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Image: picture-alliance/AP Photo/M. Swarup

India's contact tracing app comes under fire

May 6, 2020

Data privacy advocates have launched a legal challenge against the mandatory use of a state-backed contact tracing app. The Indian government has called it a tool in the fight against the novel coronavirus.

https://p.dw.com/p/3bsEx

The New Delhi-based Internet Freedom Foundation (IFF) on Wednesday supported a legal challenge against the mandatory use of contact tracing app Aarogya Setu. The government-backed smartphone app has been billed as a tool to stop the spread of the novel coronavirus.

"To put it plainly, to criminally prosecute people for not installing a smartphone application even at the time of a pandemic is illegal," said the IFF. "Due to this, we were compelled to take steps to challenge this order."

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Authorities in Noida, a city on the outskirts of the Indian capital, have made it a criminal offense to not have the app installed on one's smartphone. However, the IFF said it fears other parts of the country will roll out similar orders.

Last week, India's Home Affairs Ministry said the "use of Aarogya Setu shall be made mandatory for all employees, both private and public."

Authorities are preparing to ease restrictions aimed at curbing the spread of coronavirus, including allowing some factories to resume operations. The ministry said company leadership will be held responsible "to ensure 100% coverage" of the app among employees working in high-risk areas.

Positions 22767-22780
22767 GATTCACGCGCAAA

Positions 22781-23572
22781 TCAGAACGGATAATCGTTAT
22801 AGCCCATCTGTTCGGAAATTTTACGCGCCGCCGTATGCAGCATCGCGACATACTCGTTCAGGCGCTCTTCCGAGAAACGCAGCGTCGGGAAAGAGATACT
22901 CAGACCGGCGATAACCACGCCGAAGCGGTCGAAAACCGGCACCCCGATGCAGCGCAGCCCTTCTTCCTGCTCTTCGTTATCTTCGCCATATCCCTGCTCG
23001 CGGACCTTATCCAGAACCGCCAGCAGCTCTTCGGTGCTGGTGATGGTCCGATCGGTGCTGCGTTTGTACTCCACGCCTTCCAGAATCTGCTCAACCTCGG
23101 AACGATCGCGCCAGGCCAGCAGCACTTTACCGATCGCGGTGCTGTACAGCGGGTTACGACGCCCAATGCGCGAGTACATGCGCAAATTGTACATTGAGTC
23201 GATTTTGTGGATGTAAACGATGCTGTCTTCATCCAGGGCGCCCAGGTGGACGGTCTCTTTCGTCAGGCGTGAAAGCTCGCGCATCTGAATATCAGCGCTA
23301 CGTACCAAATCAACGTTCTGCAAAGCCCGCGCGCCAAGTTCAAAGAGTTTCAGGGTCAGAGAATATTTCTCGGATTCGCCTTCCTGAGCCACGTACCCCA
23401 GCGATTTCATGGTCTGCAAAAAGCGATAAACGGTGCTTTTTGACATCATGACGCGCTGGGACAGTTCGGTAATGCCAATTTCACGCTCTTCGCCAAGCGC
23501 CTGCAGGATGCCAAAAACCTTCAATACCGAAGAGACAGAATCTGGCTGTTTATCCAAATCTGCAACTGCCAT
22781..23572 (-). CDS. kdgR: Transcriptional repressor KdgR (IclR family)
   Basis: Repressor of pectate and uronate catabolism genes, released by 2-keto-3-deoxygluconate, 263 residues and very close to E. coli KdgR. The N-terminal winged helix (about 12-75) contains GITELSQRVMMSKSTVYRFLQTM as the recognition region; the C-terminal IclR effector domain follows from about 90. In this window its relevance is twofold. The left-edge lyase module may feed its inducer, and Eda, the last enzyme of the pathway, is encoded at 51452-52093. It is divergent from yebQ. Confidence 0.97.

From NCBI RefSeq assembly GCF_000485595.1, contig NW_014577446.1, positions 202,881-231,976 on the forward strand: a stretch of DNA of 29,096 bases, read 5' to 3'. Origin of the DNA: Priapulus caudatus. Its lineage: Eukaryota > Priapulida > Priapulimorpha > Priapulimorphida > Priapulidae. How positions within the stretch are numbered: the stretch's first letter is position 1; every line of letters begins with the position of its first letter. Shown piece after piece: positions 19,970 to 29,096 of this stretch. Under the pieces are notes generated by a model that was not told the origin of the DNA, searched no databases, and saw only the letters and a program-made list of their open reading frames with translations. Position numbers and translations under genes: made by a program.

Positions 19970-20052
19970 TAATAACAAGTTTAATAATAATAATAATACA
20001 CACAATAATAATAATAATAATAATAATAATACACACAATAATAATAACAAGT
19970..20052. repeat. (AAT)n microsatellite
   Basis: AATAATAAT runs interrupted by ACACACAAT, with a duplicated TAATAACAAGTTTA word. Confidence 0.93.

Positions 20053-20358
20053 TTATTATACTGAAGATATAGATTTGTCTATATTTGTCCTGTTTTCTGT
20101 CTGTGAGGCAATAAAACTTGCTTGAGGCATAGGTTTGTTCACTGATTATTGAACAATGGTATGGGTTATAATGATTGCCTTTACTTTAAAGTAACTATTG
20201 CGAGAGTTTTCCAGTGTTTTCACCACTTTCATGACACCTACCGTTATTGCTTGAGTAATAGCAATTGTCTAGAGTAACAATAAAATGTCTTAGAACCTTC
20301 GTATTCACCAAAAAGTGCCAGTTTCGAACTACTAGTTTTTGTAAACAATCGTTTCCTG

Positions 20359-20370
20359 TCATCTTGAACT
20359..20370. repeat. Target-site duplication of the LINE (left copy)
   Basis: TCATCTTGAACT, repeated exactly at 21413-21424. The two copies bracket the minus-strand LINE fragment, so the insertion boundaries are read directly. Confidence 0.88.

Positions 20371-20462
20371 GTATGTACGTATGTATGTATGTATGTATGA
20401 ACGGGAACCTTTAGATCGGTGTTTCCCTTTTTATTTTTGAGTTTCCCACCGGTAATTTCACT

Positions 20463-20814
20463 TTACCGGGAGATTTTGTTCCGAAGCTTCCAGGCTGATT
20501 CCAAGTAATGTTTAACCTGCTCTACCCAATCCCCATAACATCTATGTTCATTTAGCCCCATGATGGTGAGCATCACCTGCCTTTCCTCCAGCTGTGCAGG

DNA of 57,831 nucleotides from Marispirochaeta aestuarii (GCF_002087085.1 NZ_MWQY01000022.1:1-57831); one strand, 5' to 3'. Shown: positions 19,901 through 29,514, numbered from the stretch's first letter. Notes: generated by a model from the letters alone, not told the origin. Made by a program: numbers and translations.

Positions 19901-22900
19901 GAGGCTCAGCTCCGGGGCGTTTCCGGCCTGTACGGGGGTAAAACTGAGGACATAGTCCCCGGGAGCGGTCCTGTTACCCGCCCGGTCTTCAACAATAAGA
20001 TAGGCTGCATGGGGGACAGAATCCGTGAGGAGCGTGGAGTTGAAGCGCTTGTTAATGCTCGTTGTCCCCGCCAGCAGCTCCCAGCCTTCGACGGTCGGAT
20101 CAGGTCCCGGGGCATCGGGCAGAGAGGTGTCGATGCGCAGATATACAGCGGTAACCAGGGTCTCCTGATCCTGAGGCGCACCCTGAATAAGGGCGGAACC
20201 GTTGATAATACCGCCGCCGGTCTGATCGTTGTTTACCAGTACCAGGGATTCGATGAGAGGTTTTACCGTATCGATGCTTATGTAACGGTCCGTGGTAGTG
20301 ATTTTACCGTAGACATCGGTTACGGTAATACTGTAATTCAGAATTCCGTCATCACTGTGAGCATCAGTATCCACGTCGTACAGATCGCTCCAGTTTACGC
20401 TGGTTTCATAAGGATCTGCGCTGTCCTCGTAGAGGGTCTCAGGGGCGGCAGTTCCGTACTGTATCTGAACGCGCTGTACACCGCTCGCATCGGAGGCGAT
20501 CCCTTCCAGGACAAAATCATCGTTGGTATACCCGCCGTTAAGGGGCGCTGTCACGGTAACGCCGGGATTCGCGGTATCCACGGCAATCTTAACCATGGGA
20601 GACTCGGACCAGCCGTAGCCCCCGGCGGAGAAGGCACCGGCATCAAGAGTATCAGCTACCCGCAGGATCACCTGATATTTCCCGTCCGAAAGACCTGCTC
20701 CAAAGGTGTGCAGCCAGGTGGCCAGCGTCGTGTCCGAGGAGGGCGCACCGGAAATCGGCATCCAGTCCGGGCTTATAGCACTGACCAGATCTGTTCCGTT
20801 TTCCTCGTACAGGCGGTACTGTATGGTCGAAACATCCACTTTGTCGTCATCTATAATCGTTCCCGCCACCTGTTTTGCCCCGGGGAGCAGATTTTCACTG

Phased exit in India

Lack of data protections

The Indian government argues that the contact tracing app will help alert users who may have been in contact with a positive case or notify them of outbreak hotspots in their area. It has also said that user data would be processed anonymously.

However, data privacy advocates have criticized the mandatory use of the app along with criminal punishment for refusing to comply. Others have warned that India does not have the legal capacity to govern the use of the app's data due to a lack of digital privacy legislation.

Read moreUnder coronavirus lockdown, Delhi slum residents struggle to get water

"Such a move should be backed by a dedicated law which provides strong data protection cover and is under the oversight of an independent body," said Udbhav Tiwari, public policy advisor for technology company Mozilla.

India has reported nearly 53,000 confirmed cases of the deadly pathogen. At least 1,785 people have died as a result of COVID-19.

Indian health workers face danger

ls/dr (Reuters, AFP)

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